In 1827, while Greenwich Village was in the midst of a population and building boom, grocer James McAllis jumped threw his hat in the real estate ring by purchasing a large plot of land from Michael Talley, who earned his living as a paver. The expansive lot stretched from what would become No. 323 West 4th Street, around the corner to No. 273 West 12th Street (only in Greenwich Village with its twisting snarl of quaint lanes could West 12th and West 4th Streets intersect!).
Little by little within the next three years McAllis constructed Federal-style homes on his new property until, in 1830, only the lot at No. 273 remained empty. That year construction began on a charming little brick-faced house.
Unlike its neighbors to the west, No. 273 was a bit shorter—although like those houses it was two-and-a-half stories. The brownstone stoop was two steps shorter, the basement level just a bit shallower and the ceiling heights just a big lower. Its slightly diminutive proportions, however, added to its appeal. Although the residence was faced in Flemish bond brick, McAllis lavished no unnecessary expense on the working-class house.
|The higher entrance and the difference in floor heights at No. 275 next door is evident.|
The house was completed in 1831 and, interestingly, through what might have been a condition of the land sale, Michael Talley continued to pay the taxes on the property.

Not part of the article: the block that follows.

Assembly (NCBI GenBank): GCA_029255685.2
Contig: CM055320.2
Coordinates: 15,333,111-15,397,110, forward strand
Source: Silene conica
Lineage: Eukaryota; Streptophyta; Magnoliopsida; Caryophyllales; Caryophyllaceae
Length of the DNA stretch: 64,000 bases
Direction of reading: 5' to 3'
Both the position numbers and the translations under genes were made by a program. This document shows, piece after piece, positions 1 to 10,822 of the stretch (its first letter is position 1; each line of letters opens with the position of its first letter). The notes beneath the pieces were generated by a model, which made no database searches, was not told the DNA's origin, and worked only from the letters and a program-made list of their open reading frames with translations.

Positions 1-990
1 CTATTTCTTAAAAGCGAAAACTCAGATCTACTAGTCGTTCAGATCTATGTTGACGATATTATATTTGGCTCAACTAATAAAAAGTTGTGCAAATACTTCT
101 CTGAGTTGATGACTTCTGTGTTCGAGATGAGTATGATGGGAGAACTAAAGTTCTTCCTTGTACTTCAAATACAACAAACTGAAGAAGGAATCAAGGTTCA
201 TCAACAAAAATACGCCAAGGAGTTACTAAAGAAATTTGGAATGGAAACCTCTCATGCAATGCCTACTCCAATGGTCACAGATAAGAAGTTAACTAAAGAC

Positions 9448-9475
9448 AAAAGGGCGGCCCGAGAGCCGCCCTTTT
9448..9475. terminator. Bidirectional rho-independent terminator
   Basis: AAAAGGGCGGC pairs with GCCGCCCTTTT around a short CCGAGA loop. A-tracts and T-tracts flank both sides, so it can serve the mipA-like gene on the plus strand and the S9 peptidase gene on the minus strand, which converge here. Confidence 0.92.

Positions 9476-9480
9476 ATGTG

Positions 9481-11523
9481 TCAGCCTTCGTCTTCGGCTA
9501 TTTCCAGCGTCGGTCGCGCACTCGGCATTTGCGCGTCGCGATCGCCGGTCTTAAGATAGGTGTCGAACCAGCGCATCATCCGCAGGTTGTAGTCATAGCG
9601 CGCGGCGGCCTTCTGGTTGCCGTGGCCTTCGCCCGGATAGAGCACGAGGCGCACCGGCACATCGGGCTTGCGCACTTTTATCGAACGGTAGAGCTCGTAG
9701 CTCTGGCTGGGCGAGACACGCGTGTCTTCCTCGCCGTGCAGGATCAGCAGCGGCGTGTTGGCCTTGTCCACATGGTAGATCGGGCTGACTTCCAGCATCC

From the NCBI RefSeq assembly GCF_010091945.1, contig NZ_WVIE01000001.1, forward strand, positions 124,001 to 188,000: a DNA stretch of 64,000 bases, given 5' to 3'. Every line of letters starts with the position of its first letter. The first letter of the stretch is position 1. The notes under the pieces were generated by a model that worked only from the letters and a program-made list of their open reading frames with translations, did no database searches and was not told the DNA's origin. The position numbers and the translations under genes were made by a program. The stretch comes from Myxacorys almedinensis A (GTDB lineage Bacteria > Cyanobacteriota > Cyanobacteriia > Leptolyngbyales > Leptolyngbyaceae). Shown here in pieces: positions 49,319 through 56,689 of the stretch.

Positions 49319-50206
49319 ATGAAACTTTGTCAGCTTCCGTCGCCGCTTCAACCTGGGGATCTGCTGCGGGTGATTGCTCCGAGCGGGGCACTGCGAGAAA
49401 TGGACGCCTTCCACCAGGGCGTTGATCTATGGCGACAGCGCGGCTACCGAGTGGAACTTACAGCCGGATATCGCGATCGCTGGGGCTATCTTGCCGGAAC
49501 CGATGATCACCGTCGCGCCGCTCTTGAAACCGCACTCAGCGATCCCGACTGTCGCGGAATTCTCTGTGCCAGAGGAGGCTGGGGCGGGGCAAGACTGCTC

By 1869 James Scott was working as a fireman at Metropolitan Engine Company No. 18. Before long he and his wife, Mary, would settle in to No. 273 West 12th Street. By `1881 he had been promoted to Assistant Engineer and it was around this time that the little house was enlarged to a full three stories. Although the more expensive Flemish bond brickwork was set aside in favor of running bond, the architect was careful to match the lintels and alignment of the window openings to ensure a cohesive appearance. A handsome cornice with scrolled brackets was a modern touch.
Upon James Scott’s death around the turn of the century, Mary lived on in the house for years. She collected the fireman’s pension of $300 per year (about $5,500 today) until her death around World War I.
The little house remained in the Scott family for some time. In 1919 Isabel G. Scott was living here. Perhaps because of its delightful small size, the house never suffered the indignity of becoming apartments.
|Mary Scott would recognize little in the house as it appeared in 2007 -- photo http://david.corcoran.com/nyc/Listings/Display/940948|
While the exterior of the house remained wonderfully intact, the interiors were modernized nearly beyond recognition. The little working-class house that was home to a fireman and his family for decades sold for just under $6 million in 2007.
A delightful house, the baby brother to its western neighbors is a charming survivor.
photographs taken by the author